White Pride and Statism

There seems to be some confusion among my politically right wing and liberty loving friends about the topic of “white pride”. Memes are circling around the supposed logical inconsistency in minority groups having the social freedom to express their racial pride while whites expressing white pride is seen as an expression of racism.

I can empathize with the desire to not feel left out and I am aware that most of my friends with this confusion aren’t closet racists or attempting to belittle the suffering of minority groups. However there is a lot of good reason why white pride is seen as a negative. There is a deep historical relationship between whiteness, the government and oppression.

First let me make clear there is a meaningful distinction between whiteness and being of European descent. It is one thing to identify with say your Irish heritage. This is widely accepted socially. Irish parades, British flags, so on. What seems to be Philosophically problematic is the embracing of whiteness and white pride.

Whiteness has been a sort of political identity. One used to indicate a position of power over others. It is an oddly fluid thing with its existence being largely depend on historical statism. For example, The United States government changed white on the Census in order to include or exclude Hispanics from immigration to meet demands for labor throughout the decades. Irish and Italians were sometimes referred to with the N word to emphasize their exclusion from whiteness and the position of power.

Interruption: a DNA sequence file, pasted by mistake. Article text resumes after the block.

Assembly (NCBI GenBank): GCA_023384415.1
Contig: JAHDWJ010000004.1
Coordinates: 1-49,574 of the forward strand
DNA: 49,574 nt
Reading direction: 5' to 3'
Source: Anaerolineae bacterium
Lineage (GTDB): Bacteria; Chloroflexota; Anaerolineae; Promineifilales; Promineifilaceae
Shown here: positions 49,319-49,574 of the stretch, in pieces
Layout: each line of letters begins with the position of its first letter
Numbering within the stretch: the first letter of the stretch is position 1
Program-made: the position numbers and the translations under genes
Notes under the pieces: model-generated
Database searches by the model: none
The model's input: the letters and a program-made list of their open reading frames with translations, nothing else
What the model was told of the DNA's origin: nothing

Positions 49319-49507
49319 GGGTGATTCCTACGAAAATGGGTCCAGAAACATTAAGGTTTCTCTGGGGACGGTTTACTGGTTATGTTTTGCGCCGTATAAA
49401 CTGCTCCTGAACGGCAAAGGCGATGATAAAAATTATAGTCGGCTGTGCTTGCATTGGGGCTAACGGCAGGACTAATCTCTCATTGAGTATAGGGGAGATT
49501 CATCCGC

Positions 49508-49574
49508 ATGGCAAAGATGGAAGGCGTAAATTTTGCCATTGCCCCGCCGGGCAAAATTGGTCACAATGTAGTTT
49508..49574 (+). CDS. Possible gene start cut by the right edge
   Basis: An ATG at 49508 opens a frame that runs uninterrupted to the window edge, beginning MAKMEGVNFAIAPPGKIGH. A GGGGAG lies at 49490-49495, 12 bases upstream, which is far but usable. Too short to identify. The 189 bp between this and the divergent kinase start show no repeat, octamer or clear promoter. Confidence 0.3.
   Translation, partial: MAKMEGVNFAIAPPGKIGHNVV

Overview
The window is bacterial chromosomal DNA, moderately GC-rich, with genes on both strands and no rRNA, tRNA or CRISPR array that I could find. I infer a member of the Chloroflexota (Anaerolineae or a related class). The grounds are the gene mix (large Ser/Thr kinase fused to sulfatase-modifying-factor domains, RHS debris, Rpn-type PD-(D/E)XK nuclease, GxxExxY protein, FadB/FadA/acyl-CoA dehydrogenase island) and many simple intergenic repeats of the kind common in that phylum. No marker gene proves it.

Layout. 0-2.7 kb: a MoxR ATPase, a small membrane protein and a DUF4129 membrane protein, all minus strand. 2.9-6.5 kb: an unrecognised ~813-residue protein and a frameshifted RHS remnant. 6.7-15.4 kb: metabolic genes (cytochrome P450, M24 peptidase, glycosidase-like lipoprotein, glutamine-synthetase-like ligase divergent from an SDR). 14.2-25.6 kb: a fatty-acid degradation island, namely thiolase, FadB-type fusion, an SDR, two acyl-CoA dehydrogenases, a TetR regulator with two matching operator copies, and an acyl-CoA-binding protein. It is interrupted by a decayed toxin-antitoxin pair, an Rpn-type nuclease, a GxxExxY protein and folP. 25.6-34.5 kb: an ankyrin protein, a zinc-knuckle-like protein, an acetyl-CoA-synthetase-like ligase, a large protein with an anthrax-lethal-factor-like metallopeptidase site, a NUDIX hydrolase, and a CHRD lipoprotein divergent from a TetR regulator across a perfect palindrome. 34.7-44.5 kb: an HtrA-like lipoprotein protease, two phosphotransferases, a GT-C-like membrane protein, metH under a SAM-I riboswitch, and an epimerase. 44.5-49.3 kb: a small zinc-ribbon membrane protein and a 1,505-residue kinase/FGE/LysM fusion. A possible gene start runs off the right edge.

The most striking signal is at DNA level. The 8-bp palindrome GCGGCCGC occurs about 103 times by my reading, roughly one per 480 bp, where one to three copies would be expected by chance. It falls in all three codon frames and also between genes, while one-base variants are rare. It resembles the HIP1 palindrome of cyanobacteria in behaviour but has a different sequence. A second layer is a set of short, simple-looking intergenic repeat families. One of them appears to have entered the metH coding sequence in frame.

This is why white pride is unique from other forms of racial pride. At Least in the United States. White pride is almost always accompanied with prejudices and a grasp for political power. White pride is  statist in its nature and liberty lovers will do good to be weary of it.

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Strict adherence to the law is a terrible vice

There is no virtue in following the law without question. I don’t mean it’s bad to follow the law in all cases. Certainly if you don’t want to snort lines of coke then you shouldn’t feel obligated to. However there are many laws if not most laws that following makes you less of a virtuous person.

Speed limits are probably the most obvious example. Most of studies done in the last 20 years about driver safety suggest the best way for drivers to behave is to match the speed and direct flow of the traffic. Often this means going over the speed limit, following the spontaneous order of the road ways. The driver who slows to meet the speed limit puts everyone on the road at risk. Literally by following the law they create an unsafe environment for those around them.

Imagine the mindset of the individual who believes they ought always follow the rules. The type of person who the concern of others around them and for their own freedom is second to being a good citizen. The person who isn’t ever willing to consider the unintended consequences of their actions.  Worse yet they might feel superior or more mature for their submission. It’s gross at the very least and unethical at the most.

Long live the outlaws for they live a life of virtue.